Improving unemployment numbers added fuel to the rise in the U.S. dollar. While the U.S. dollar’s strength is likely to be a major issue this year, long-term investors shouldn’t worry.
Let me explain…
U.S. Dollar Gaining Strength
There is a glimmer of hope, as the U.S. dollar index (a measure of the U.S. dollar’s strength relative to a number of other currencies) hits multiyear highs. And that’s the fact that it’s something the stock market knows already; currency translation is a familiar issue when it comes to corporate earnings.
Of course, the recent unemployment report and how capital markets viewed it as a catalyst for the next rate increase really was about the headline number.
However, according to the U.S. Bureau of Labor Statistics’ Current Population Survey (the methodology of which changes over time and is used in the calculation of the headline unemployment rate), the U.S. labor force participation rate among civilians was at a record-low, at 62.8% in February 2015—the lowest level since before 1980. The total employment-to-population ratio is even lower at 59.3%, with part-time workers representing almost 20% of the total.
So there’s much more to the headline numbers, as regular readers of Profit Confidential will already know. It’s especially evident in the divide between Main Street reality and Wall Street speculation.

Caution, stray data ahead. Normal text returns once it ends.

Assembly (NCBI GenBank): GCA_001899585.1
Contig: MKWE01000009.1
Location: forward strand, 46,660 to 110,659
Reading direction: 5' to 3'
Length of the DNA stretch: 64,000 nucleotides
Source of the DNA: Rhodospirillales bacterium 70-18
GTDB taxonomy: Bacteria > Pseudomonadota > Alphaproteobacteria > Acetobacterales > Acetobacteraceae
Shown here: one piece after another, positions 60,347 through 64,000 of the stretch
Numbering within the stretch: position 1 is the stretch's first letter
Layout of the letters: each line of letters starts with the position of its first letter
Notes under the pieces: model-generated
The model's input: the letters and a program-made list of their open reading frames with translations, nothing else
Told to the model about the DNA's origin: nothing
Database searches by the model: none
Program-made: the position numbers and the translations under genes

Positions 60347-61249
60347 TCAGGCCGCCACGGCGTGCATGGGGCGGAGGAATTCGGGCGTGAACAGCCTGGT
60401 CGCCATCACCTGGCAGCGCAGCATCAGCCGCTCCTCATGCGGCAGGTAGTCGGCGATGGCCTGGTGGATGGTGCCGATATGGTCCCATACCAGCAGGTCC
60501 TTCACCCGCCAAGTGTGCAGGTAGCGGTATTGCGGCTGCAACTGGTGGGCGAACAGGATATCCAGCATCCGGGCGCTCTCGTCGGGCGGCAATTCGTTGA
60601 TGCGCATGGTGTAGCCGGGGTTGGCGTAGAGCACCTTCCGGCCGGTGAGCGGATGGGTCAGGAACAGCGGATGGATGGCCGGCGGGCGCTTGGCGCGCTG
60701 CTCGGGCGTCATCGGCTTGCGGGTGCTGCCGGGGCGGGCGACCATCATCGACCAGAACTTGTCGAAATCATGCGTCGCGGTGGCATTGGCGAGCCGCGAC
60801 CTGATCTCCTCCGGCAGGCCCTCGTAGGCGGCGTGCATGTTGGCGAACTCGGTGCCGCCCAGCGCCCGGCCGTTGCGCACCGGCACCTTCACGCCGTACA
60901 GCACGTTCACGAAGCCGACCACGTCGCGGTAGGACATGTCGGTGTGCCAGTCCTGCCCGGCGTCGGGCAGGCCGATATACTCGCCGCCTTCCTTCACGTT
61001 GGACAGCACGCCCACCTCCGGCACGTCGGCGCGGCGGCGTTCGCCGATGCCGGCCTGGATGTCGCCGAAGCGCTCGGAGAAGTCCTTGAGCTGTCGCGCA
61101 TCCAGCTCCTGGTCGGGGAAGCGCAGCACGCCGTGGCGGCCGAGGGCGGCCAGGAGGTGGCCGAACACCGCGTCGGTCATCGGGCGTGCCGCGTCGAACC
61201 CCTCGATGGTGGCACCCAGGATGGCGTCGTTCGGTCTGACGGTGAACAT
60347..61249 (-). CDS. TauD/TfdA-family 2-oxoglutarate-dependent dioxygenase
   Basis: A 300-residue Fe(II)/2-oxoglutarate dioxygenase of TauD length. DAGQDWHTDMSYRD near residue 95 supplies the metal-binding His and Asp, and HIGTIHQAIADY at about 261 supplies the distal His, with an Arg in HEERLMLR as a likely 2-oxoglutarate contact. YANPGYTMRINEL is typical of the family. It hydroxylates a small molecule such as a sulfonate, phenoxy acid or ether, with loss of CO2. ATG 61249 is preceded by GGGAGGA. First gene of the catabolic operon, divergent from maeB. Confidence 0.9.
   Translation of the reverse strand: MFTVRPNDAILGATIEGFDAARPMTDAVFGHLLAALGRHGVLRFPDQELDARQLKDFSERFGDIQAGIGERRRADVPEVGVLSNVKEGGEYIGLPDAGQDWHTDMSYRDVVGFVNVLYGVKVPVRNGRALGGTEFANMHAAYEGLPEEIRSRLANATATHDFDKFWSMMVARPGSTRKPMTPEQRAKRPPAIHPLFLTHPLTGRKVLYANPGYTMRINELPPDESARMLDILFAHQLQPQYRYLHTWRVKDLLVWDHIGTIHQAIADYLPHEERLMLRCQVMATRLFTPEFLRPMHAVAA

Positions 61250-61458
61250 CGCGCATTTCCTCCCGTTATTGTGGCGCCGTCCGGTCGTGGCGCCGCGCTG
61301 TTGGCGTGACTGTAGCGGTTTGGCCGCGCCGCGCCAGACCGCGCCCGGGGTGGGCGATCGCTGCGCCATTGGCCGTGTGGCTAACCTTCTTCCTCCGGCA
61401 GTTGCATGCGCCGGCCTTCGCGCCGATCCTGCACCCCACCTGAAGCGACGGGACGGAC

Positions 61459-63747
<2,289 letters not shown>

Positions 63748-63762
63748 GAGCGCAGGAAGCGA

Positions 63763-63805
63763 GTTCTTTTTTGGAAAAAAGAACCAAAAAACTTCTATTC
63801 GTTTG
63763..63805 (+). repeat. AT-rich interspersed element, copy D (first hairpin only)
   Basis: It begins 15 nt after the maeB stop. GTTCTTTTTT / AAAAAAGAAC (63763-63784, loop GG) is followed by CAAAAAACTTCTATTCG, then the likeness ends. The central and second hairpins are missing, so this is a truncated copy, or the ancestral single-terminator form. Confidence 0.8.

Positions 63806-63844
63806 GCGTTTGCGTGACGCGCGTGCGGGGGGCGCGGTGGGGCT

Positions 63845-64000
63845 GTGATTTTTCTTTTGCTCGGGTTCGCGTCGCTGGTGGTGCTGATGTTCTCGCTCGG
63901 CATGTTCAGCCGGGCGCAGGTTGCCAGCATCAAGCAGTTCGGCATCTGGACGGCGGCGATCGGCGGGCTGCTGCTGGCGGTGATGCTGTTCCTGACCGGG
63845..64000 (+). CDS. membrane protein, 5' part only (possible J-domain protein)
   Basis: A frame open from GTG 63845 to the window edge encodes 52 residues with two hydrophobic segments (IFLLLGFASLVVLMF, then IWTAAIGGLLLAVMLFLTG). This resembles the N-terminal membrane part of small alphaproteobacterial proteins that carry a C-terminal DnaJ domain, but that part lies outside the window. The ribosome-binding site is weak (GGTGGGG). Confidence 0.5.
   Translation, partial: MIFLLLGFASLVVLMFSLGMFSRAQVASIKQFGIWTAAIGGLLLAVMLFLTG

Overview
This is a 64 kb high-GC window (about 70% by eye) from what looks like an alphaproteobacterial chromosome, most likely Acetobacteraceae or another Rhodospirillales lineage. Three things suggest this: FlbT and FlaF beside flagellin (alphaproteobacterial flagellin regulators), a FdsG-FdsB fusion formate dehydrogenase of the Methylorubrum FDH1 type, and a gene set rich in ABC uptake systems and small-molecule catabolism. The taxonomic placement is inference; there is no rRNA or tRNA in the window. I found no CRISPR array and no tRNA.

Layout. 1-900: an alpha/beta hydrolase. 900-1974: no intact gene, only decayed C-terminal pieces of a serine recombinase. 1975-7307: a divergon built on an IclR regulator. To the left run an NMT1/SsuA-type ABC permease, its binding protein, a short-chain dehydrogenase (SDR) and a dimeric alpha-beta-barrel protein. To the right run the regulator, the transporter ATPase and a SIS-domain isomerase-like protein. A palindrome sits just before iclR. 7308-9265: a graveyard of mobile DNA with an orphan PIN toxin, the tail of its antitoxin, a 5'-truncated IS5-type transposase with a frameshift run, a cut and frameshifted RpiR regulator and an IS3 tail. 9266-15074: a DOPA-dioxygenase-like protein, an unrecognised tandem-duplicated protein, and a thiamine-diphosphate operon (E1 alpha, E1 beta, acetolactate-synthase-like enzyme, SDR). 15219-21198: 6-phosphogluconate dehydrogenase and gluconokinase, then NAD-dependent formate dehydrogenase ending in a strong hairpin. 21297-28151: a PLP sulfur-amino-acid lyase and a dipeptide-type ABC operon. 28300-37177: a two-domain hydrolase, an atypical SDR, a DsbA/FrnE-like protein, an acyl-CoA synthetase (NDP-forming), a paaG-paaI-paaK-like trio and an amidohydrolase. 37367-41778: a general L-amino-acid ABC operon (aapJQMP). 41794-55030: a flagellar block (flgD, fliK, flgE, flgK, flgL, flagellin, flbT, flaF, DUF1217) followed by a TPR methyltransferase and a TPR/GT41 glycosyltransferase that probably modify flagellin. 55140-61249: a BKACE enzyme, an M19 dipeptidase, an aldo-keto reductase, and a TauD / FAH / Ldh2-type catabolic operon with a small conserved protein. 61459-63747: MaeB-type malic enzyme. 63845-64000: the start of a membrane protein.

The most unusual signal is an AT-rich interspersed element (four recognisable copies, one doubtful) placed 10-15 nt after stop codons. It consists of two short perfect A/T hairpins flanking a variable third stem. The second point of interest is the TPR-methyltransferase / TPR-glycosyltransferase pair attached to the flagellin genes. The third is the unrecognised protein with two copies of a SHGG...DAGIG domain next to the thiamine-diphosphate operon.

But what about the strength in the U.S. dollar?
Strong U.S. Dollar a Concern for Companies?
The U.S. dollar is going to be a problem going forward, and it’s likely that large corporations will be employing some significant financial engineering to help mitigate the currency’s rise.
With the first interest rate hike, which Wall Street expects this year, the floodgates are open to a further increase in the cost of money, as we are coming from below-market rates as it is.
However, as mentioned, the equity market is fully aware of the currency translation issue fostered by the U.S. dollar strength forecast and has, so far, mostly brushed it off as the cost of doing business.
Last year, investor sentiment actually was positive on interest rate hikes. The marketplace had the view that the Fed would only be doing so if the U.S. economy could handle it. I believe that this sentiment remains, but that doesn’t mean that equities won’t be in for some short-term downside when (or if) rates go up this year.
How to Invest as U.S. Dollar Gains Strength
In terms of the U.S. dollar strength and stock markets, the best investment strategy, I’d say, is to pretty much stay the course for a portfolio that’s long. By any measure, rates are low enough that a few extra ticks higher would still constitute a low cost of capital.
Global investors have been making their bets, as evidenced by the stronger U.S. dollar. The U.S. equity market still boasts decent fundamentals. Monetary policy is accommodative and capital costs are low. Corporate balance sheets, especially among large-caps, are in good condition with a tremendous amount of cash on the books. (See “4Q14 Earnings Season Uneventful; Five Stocks to Consider for Steady Return.”) And the outlook for rising dividends and share repurchases remains solid, even with the expectation of rising interest rates. Simply put, factors are positive for the long-term.
A stronger U.S. dollar has its drawbacks, but it is a reflection of global investor sentiment.